Scenario 2: iRemember – from twelve to twenty years from now, there will be a nostalgia on-demand. Every moment of people lives can be recorded, re-played whenever they want and re-live wherever they desire. For this scenario, nostalgia becomes co-dependent with technology. As there is no way to escape it, it is best to take advantages of it. “Any slowdown in the digital age is a myth, as innovation will only press forward” (Prensky to Joy, 2012). There is a sign in supporting the possibility of this foresight. It is reported (Cohen, 2013) that the silicon chips, which can duplicate the brain neurons by retrieving a long-term memory, was introduced by Berger the biomedical engineer and neuroscientist and successfully tested with animals. Google’s computing resources, Deep-learning software, emphasizes the potentiality of artificial intelligence to mimic sounds, images and others. In due course, technology will be able to simulate virtual memory through all five-sense experiences. It will not only be a virtual reality, but a mixed reality. Such realistic nostalgia can be prospective among entertainment and experiential design, as well as a lot of possible businesses.
However, with this invasion to the charm of nostalgic memories, can nostalgia keep the same values? Are we still longing for an irreversible time if we can push replay button? Let it be a food for thought for this scenario.
The manifestation of nostalgia will be around as long as there are memories and the reversibility of time cannot escape the pages of science fiction. In 1846, Dupré the French doctor predicted that nostalgia would soon die out because the advanced technology would facilitate distant communication (Waters, 2013). So far, it has been proved that the opposite is true.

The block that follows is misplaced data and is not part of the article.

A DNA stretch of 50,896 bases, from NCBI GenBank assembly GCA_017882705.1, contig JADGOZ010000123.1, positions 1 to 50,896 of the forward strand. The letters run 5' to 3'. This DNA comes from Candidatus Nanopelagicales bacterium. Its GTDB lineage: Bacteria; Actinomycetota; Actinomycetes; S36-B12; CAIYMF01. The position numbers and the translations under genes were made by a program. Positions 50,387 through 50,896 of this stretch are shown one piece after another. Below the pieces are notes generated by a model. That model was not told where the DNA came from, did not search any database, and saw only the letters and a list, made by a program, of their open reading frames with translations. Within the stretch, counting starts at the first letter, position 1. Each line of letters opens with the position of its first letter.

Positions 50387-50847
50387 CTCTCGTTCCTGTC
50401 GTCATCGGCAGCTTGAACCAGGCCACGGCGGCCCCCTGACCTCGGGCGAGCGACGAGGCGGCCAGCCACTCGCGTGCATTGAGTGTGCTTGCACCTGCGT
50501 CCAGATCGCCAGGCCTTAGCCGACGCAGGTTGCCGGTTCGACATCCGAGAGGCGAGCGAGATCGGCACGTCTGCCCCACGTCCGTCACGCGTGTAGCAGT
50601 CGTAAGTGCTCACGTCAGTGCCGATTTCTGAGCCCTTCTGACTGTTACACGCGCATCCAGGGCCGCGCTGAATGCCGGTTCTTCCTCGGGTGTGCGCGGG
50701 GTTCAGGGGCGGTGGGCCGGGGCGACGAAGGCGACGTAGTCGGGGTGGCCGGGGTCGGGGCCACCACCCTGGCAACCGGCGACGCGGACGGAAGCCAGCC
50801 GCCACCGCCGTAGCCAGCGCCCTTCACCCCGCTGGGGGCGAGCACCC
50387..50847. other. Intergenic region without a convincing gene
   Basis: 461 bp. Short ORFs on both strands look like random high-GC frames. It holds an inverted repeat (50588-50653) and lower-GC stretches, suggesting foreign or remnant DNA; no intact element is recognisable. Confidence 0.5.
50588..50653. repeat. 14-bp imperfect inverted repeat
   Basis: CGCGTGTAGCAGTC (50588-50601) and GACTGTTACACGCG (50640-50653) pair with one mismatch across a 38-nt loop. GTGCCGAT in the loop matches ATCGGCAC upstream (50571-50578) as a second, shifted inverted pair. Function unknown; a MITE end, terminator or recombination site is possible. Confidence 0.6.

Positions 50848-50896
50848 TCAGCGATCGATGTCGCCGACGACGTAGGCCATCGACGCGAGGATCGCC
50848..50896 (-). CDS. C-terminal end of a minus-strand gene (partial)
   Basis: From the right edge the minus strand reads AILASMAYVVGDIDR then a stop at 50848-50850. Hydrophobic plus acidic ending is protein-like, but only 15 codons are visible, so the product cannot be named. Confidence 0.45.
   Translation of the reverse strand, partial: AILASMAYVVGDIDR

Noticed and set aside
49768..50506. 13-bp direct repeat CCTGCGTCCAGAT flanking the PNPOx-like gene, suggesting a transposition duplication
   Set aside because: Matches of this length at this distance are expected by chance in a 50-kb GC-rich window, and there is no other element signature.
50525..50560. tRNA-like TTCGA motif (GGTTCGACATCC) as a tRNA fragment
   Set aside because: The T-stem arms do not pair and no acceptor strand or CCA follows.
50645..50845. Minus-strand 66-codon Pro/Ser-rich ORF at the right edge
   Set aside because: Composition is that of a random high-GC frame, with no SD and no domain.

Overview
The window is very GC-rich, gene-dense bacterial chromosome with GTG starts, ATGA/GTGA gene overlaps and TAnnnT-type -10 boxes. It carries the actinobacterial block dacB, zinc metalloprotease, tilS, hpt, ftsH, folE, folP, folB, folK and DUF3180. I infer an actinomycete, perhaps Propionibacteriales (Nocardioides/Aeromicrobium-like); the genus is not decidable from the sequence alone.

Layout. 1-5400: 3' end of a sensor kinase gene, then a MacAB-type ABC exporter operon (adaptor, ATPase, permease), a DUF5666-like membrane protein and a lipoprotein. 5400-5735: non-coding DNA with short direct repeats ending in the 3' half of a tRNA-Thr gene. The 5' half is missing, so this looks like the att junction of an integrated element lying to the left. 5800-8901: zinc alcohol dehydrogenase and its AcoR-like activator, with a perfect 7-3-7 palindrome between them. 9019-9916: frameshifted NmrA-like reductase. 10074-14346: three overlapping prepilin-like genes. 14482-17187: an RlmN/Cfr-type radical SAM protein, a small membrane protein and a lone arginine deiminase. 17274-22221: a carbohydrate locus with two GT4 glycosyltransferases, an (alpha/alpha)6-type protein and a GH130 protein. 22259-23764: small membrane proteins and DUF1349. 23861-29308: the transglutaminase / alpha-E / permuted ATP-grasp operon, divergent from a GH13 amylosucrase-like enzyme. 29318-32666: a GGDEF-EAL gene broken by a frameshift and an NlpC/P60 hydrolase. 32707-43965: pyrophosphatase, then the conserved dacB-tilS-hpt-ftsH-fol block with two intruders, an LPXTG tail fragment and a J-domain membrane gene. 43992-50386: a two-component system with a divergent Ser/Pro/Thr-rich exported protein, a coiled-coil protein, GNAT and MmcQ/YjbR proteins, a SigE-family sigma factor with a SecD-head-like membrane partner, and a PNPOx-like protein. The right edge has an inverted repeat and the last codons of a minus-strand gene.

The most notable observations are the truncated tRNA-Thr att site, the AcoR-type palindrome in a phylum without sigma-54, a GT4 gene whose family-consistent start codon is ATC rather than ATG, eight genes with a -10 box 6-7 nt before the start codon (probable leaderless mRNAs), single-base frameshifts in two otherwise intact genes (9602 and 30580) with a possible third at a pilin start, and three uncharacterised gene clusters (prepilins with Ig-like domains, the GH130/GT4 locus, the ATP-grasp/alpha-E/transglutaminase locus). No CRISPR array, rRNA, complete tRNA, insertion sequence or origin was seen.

Nostalgia and technology will be inseparable but it can cooperate in different ways. It is a gift of humankind to possess such an amazing tool for reflecting rearward while we drives forward. Nostalgia helps us go on a safe journey and make sure that we don’t accidentally drop any precious things behind and lost them forever.
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Boym, S. (2007) Nostalgia and its Discontents. [Internet]. Available from: <http://www.iasc-culture.org/eNews/2007_10/9.2CBoym.pdf> [Accessed 6 November 2013]
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Davis, F. (1979) Yearning for yesterday: A sociology of nostalgia. New York: Free Press.
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Waters, L. (2013) The Nostalgia Factory: memory, time and aging. Translated from the Dutch by Douwe Draaisma. Cornwall: TJ International.
Wildschut, T., Sedikides, C., Arndt, J., & Routledge, C. (2006) Nostagia: content, triggers, functions. Journal of Personality and Social Psychology. vol. 91, No. 5, pp. 975-993.